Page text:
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I always became the main character of any book I was reading. Their Eyes, however, spoke loudest.
I found Their Eyes Were Watching God at age 16, after school, with Ms. Wyatt’s Forensics Club preparing to recite an excerpt where Janie, the main character and her Nanny were in the kitchen talking about getting married. I remember giggling at the dialect mostly because I understood it. The words actually gave me clues on what my grandmother and other old folks had been saying all my life. It never occurred to me that this was oral tradition captured. I had only seen this type of written dialect after reading pages of Alice Walker’s The Color Purple against my mother’s approval. I had prepared to deliver the passage but never did; instead I recited The Ballot or The Bullet speech by Malcolm X. Ms. Hurston’s wit in that section never left me though.
At age 20, my friend Kika and I went to the college book store to purchase this novel because Ms. Guilford had required that we read it at Bowie State University. I had not read it from finish to end and would not have that Freshman year in Towers Hall, had not Kika and I sat in the dorm room flipping pages together taking turns to read aloud, one page at a time, to be sure we understood and aced our assignments. What a bonding experience in friendship, almost like Pheoby and Janie. Reading this was great on so many levels. We developed a healthy habit of studying and being a book club before its popularity. We fell in love…with Teacake, with the porch and the people who seemed like my uncles, aunts and neighbors. Oh and the ending! The surprisingly thrilling ending had us turning pages silently enthralled. The poetry of Zora Neale Hurston and her character, our kindred sister, Janie had us put our shoulders back three inches more and lift our heads in victory. We marched with a million men that same year in DC with that spirit.
Just a few years ago, as I began to grow and experience more, understanding and revealing more of who I am in my career and as a woman, I turned back to the pages of Their Eyes Were Watching God as I do with most of my favorite books, only to identify specifically with the pain and eventual triumph of Janie Crawford. My project had already begun. God has its way of making perfect, the time for everything. If left in my hands, I would have released my project Songs for Janie two years prematurely.
This morning I am at my table, with today’s wind knocking around window parts in my house and clashing melodies with the chimes on my porch, relishing in the moment and the timelessness of Life and Creation and Art. All one in the same.
How remarkable a novel published today 75 years ago, resonating like voices in a large and empty chamber!? A novel written when my Grandmother Ruth was 10 years old, and I keep finding parts of myself in the masterpiece…watching God.
I would like to present to you the latest work.
To all of you who made a difference in my life this year, I say thank you.
It has been an amazing year of transition and stability in my life. I had so many great experiences and have gained a new level of friendship for so many.
The old saying of keeping your personal business out of your work life is a difficult one for me to swallow because it is my business to get personal. Every song that I have written, every time I step into the studio for a session, and every time I sing is me getting personal and leaving my imprint. And I have learned how to do this by not taking myself so seriously in some areas and just really ‘getting grown’ in other areas of my life.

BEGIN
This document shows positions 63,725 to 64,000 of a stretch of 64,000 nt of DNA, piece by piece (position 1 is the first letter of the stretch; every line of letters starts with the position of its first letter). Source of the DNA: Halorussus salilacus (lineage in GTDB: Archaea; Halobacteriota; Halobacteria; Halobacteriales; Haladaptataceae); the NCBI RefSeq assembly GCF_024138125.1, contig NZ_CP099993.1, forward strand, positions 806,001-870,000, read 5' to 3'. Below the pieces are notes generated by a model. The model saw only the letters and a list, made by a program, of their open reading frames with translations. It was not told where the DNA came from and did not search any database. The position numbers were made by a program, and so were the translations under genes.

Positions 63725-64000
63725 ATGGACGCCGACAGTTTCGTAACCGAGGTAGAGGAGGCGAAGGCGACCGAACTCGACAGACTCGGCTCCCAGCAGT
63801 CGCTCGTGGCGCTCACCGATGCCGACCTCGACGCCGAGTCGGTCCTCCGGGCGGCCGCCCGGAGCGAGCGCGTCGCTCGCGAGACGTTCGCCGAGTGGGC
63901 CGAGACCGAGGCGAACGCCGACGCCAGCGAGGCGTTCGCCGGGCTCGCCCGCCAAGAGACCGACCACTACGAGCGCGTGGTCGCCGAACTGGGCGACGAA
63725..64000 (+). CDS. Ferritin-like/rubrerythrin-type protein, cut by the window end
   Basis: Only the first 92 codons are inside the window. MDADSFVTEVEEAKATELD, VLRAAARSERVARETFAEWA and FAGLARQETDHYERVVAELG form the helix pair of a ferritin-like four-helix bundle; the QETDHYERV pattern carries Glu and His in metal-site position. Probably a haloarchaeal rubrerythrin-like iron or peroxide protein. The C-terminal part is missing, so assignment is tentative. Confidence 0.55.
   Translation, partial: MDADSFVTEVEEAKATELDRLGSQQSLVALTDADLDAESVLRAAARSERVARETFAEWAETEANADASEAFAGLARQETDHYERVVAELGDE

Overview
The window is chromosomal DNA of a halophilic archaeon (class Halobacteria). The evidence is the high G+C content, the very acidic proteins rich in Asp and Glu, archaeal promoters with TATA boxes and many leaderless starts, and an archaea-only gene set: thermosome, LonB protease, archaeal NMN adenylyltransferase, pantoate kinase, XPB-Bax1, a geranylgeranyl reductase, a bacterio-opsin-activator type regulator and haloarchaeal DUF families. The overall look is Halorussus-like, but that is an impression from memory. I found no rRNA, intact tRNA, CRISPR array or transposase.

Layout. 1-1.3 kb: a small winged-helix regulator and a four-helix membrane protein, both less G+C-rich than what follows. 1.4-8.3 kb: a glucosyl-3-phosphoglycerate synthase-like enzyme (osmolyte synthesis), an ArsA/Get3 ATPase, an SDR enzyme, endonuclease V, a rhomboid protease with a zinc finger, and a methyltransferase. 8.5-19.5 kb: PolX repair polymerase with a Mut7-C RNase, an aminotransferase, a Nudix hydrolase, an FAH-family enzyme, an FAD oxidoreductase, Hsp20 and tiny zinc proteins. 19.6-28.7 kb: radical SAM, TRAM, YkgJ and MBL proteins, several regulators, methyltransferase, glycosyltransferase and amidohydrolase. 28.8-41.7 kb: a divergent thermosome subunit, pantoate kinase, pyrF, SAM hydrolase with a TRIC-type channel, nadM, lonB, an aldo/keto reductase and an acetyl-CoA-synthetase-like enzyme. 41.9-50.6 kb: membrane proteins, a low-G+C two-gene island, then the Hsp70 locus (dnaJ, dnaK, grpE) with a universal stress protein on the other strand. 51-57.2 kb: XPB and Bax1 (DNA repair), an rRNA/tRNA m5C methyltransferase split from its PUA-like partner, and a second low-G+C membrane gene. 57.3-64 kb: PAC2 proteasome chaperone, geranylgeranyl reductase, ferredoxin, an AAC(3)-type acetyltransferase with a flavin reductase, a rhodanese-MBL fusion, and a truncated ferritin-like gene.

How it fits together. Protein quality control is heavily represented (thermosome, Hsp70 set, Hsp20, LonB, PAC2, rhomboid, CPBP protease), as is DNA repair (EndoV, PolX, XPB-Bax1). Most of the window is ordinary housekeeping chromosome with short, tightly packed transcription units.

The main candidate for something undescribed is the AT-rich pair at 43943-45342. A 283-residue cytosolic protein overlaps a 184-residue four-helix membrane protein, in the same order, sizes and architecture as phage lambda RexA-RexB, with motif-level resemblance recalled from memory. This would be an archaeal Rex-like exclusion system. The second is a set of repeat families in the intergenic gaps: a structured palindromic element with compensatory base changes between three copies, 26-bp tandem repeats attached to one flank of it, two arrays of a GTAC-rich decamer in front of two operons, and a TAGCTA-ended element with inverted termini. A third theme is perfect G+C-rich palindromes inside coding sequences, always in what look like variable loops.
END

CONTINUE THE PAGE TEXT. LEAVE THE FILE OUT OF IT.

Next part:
Inspired by Derek Sivers’ post today, I would like to name a few names of the people who touched me in ways that they will never know.
Daniel Julia and Trinity Washington
Landmark Education and the Wisdom Course friends
The children of Joe’s Movement Emporium
Bill and Norma Freeborne
Lakika Lewis Marshall
Marlene McCallum and the Most Powerful Life
Dana Smith and Spiritual Essence Yoga
Risikat and Lilsoso Productions
Elle Nicole (Tasha)
Reid Temple AME
Carol and Rendell Wellons
Thank you for contribution to my life and to this world.
With love, Tamara
My family says I need to watch CNN more. The news I got about the race riots in London came directly from a friend there. I hadn’t seen it on the news, so I guess it didn’t qualify as news for them. Apparently my UK trip was timed perfectly for me with all that occurred just weeks afterwards. I wandered so many streets during my stay there, unafraid. Many powerful and urgent lyrics came to me. “No one knows the how or when, just live your life in love”…… Those lyrics came urgently just like the news…
Ironically, I would have had to watch the news to know there was an earthquake Tuesday, had not my neighbor called.
I left July 2 for London to sing at the Jazz Café. It was one of the many amazingly divine trips of my life. I traveled with a few extra days in my itinerary to allow time for writing and visiting Paris. I was scheduled for interviews, a show, and a recording session. Many thanks to Derek Sivers for introducing me to AirBnB, which is where I met an awesome new fan and my roomy even came to support me in Camden.
Before I left, I had been trying to contact Adele and Amy to let them know I’d be there. I wanted Amy to be my fan. I had recently been playing her Frank album for the last four months after I wore out Back to Black which became an inspiration for “Ah God”, a song on my new album. I was in London during the ITunes festival, and I just knew we’d cross paths. I will miss her so much. She was like an old friend. I cannot tell you how that album spoke for me many times.
It is hard to begin my blogging here and now after the trip happened a month ago, but I took notes. Please stay tuned for a blessed log of my adventure.
Here is a picture of me and my airbnb roomy in Camden’s Jazz Cafe. She represents my day 1.